Unmarried Couples Your Property Rights

Moving in Together or Splitting Up

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Unmarried Couples
Your Property Rights: Moving in Together or Splitting Up

Recent nationwide surveys show many couples are deciding to live together before marriage or live together with no intention of marrying at all. For these couples, buying a home is not necessarily more difficult but it does come with additional challenges and items to consider before signing the dotted line.

Unmarried couples will find they have the common options of Tenants in Common or Joint Tenancy contracts when they purchase property. In some states one of these options will be considered automatically for them so they should be aware of what type of contract they are signing in advance.

Tenants in Common:

  • Contract between two or more people to own property together. There is no limit to the number of owners. This type of ownership is common for unmarried couples, groups investing in larger property and those interested in buying property in expensive markets they could not otherwise afford on their own.
  • Tenants in Common can sell their share of the home at any time. If no additional contract is made, they may do this without forewarning other owners.
  • Shares of the Tenants in Common does not need to be equal. Percentages can be assign based off contribution amounts. Sally A. may own 50%, Tony B. 25% and Mary C. 25%.
  • To terminate a Tenants in Common contract one owner may buy out the other(s) or all parties can agree to sell the property and split the profits according to percentage(s) owned.
  • If one owner passes away, then it is whomever they specified in their last will and testament who inherits that share.

Joint Tenancy:

  • Most of the above conditions also apply to joint tenancy. However, a joint tenancy offers a right of survivorship. If one of the owners passes away, the other(s) automatically get ownership without the necessity of a last will and testament.

It is important to realize the above contracts cover the basic property rights for a mortgaged/purchased home or property. The above do not protect individual property (i.e. furniture), discrepancies in contributions to home improvements, or other expenses of owning a home. Therefore, it is imperative that unmarried couples write up a contract that address these issues. Almost like a pre-nuptial agreement (and often perceived as unromantic as one) a contract of terms will protect both parties in case paths do part.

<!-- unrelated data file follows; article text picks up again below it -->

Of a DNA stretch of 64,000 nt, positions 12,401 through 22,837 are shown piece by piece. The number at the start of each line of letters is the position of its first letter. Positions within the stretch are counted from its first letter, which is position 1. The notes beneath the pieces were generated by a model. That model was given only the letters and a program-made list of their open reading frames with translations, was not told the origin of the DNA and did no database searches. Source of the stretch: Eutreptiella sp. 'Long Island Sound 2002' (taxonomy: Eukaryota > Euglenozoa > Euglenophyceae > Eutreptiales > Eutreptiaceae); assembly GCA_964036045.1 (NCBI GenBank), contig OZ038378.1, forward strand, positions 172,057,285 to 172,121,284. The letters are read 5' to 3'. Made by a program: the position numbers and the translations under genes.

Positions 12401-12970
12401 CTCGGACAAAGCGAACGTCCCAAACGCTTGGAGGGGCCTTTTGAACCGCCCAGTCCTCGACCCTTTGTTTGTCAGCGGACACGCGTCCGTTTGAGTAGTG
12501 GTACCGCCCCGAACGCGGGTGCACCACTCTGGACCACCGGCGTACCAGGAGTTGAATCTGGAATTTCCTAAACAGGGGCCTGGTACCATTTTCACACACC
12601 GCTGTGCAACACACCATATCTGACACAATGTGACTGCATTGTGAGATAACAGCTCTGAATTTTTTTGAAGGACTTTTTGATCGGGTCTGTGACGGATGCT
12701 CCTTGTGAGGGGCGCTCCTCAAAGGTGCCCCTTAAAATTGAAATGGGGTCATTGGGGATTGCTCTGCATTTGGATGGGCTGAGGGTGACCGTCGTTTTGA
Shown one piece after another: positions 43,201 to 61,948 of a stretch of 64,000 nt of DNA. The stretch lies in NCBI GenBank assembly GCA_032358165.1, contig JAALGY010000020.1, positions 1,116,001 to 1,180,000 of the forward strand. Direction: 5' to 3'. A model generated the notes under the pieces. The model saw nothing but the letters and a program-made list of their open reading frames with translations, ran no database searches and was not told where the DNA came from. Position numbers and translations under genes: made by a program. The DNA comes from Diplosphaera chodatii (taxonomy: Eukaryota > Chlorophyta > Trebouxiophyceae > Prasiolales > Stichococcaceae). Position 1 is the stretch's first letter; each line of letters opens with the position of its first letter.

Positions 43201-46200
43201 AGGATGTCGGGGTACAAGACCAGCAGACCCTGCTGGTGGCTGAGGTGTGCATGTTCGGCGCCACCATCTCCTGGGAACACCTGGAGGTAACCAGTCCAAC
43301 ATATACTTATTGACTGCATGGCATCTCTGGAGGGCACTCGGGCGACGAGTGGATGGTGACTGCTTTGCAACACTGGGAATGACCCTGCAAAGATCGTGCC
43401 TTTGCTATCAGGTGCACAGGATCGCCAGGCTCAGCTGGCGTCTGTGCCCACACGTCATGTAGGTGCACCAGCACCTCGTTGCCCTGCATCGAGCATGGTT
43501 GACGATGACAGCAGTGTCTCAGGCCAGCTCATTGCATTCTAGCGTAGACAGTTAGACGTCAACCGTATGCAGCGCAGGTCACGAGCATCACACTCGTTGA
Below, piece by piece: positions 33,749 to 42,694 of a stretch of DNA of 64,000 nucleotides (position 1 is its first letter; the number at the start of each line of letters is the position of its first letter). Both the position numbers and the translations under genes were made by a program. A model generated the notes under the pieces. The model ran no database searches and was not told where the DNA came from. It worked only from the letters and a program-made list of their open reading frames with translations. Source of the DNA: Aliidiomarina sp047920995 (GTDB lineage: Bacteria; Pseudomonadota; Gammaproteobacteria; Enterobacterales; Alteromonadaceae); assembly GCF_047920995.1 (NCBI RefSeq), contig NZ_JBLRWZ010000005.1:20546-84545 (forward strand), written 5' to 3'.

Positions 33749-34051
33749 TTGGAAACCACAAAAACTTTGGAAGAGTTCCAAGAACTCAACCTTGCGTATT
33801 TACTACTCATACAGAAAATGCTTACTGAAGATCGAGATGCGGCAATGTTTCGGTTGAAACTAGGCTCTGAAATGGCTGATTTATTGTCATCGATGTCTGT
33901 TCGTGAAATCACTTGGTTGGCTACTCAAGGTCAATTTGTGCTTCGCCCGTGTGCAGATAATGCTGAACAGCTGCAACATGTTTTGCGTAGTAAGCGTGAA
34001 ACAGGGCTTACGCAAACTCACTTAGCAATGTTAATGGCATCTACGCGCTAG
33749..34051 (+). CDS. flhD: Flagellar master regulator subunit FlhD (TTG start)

Items to consider in a contractual agreement:

  • If you have a Tenants in Common agreement, make certain all parties do have a last will and testament to clear any possible confusion of ownership in case of death.
  • Include terms for terminating the joint ownership. -Specify if the other party should be given a required number of days notice of the sale and an option to buyout before one of the owners sells their half. -Set limits on the amount of the time allotted for the buyout. A fair time should be offered with a consideration of time constraints created by working through the banking process. -If the property will be sold, make sure to include the percentages of the property owned so each party gets their share.
  • Detail how expenses will be kept on equal terms. Will the mortgage be split? Will one pay the mortgage and the other all the household utilities and joint bills? Again, if the contribution is not equal the difference should be recorded.
  • It may be too cumbersome and unrealistic to include personal property items such as furniture in this contract. Instead you may want to make a separate record. List items that each individual brings into the household. If furniture is later purchased together, many unmarried couples will find it beneficial to keep track of contributions. Because their separation will not be treated as a divorce, disputes over items like these will be harder to resolve without some record.
  • Do not include chore items such as who does the dishes. This can make your contract frivolous and tossed out in a court of law. However, some counselors do suggest making chore lists for all couples (married or not) to help cope with the pressures and expectations of our fast passed lives and homes.

If the unthinkable does happen and you do separate, make sure to give yourself time to cope and process. Even without a marriage it is a major life change. With or without contracts it is important to work together until you can sell or buyout the house if at all possible.

Some coping strategies:

  • Accept and expect mood swings
  • Don't expect to be able to concentrate and work at 100% for a while
  • Don't expect to understand why you separated right away - this takes time and reflection
  • Don't become a hermit - instead use this as a launching pad to rediscover your interests and hobbies
  • Prioritize your needs
8/1/2008 12:00:00 AM